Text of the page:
Pig Tales isn’t all bad news for pork eaters, however, as Estabrook visits multiple farmers who are doing something right – many who’ve eschewed antibiotic use, others who don’t use cages or only use them right around birthing, and still more who raise smaller herds as part of an integrated agricultural setup. His stories all give some threads of hope, but I think Estabrook should have emphasized the “cheap meat” problem more: Americans expect meat to be inexpensive, because it has been so for so many years now, but the retail price of factory-farmed meat does not accurately reflect the negative externalities that arise from its production. He hints at the subject, but I could have used a concluding chapter here that pointed out what I think is obvious: If pork producers were regulated correctly, meaning that they adhere to food-safety standards and pay for damage they cause to their environments, pork would become more expensive because no one would be able to produce it cheaply enough to turn a profit at current commodity prices. And I’m not sure anyone is ready for a world where some consumers are priced out of some or all types of red meat. That’s a legal and ethical concern that Estabrook doesn’t broach.

The author makes it very clear that he believes there is such a thing as sustainable, ethically-raised, environmentally responsible pork production, and he’s probably right – but it won’t be available to everybody. Raising meat that doesn’t damage the environment, put us at risk of foodborne illnesses, accelerate antibiotic resistance, or mistreat the animals is expensive. It takes a lot of land, as with responsible beef production (although the economics of sustainable beef are worse), and more labor per animal. I don’t think I learned anything from Pig Tales that I didn’t already know about pork, but I did learn about how state and local governments have abdicated their responsibilities to protect their citizens, and that has only further driven me to consume less meat and, when I do consume it, to try to ensure it comes from responsible farmers. Perhaps if more consumers make those choices, the market will shift even in the absence of government regulation – but if meat is suddenly a luxury good, is it really sustainable at all?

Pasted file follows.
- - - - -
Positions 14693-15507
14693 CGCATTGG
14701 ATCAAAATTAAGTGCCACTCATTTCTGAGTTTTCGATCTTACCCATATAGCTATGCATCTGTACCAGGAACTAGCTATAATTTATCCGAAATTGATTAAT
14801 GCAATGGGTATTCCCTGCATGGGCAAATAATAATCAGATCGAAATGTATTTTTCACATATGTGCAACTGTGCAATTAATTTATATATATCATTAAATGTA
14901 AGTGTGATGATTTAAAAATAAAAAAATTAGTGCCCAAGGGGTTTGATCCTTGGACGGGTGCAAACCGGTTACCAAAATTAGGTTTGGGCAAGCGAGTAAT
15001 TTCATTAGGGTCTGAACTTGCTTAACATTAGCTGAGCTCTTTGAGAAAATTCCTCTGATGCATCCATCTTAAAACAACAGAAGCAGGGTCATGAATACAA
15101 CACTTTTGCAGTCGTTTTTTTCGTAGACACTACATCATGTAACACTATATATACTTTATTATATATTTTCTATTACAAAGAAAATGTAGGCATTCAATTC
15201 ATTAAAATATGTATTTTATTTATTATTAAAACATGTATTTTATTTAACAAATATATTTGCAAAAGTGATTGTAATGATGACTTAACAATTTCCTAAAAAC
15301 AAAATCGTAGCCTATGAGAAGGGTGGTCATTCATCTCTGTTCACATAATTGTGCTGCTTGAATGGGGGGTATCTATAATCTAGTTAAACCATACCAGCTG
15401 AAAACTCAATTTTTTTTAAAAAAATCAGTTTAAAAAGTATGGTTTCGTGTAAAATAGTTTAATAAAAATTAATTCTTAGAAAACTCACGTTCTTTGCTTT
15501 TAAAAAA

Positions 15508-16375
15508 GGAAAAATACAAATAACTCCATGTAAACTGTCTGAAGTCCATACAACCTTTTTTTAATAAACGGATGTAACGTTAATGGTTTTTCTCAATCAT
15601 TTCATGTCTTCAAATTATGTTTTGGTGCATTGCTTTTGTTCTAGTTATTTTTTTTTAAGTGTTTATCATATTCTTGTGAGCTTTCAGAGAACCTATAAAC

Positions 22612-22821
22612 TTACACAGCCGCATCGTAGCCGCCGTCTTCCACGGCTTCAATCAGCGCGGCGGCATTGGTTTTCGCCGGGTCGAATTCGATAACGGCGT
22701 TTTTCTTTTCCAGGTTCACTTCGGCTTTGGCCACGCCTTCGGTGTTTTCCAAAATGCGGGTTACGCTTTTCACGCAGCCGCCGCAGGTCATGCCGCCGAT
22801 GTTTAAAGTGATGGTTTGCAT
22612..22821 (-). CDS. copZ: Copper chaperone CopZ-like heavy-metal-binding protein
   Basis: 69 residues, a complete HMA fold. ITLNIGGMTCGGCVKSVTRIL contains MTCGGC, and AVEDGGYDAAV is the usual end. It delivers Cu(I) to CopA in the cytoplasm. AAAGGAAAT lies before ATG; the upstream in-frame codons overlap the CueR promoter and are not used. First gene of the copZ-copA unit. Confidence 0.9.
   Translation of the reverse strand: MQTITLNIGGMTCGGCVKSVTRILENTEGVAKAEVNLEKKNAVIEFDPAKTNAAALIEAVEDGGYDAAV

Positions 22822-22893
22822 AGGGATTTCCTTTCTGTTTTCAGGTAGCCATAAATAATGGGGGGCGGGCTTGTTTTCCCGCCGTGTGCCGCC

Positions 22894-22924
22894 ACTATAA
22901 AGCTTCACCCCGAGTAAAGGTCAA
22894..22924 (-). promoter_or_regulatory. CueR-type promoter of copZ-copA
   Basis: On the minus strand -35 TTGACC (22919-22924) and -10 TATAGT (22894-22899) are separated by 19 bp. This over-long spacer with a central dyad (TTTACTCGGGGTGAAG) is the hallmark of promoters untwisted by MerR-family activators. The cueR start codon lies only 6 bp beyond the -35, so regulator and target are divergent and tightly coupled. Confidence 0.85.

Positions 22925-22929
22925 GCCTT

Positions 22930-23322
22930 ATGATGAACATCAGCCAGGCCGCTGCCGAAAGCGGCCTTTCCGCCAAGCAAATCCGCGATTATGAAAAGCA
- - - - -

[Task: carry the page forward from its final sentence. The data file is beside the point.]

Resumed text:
Next up: My reviews are a few books behind, but I’ve finished Graham Moore’s The Last Days of Night and Grazia Deledda’s After the Divorce (just $2 on Kindle) and moved on to Margaret Wilson’s The Able McLaughlins.

The Story of Sushi.

My most recent piece on ESPN.com went up yesterday – a preview of the major amateur free agents available in Latin America this summer.

I recommend a lot of books around here, but I’m not sure the last time I said that any you must read a particular book. If you like sushi, or just seafood in general, however, you need to get yourself a copy of Trevor Corson’s The Story of Sushi: An Unlikely Saga of Raw Fish and Rice (published in hardcover as The Zen of Fish), a tremendous read that blends the history of what we now refer to as sushi in the U.S. with a surprisingly interesting subplot around a class going through a sushi-chef academy near Los Angeles. Corson’s integration of the two threads is remarkable, but for me, the value was in hearing him subtly say to American diners: “SUSHI: UR DOIN IT WRONG.”

Corson boils sushi down to its core components – the rice, the vinegar in the rice, the seaweed – and even dabbles in some food chemistry by explaining why we particularly like those ingredients as well as raw fish, discussing umami and the chemicals that deliver it (glutamic acid and inosine monophosphate in particular) and why we like the flesh of sea creatures raw but generally don’t like uncooked meat from land creatures. He discusses why certain types of fish make better or worse sushi, and of course discusses wild fish versus farm-raised (wild is better, but farm-raised does have some advantages) as well as the dangers overfishing present to natural fish populations. There’s even a chapter on uni, a paste comprising the gonads of sea urchins, which I recently learned is also consumed raw in various Caribbean cuisines as well.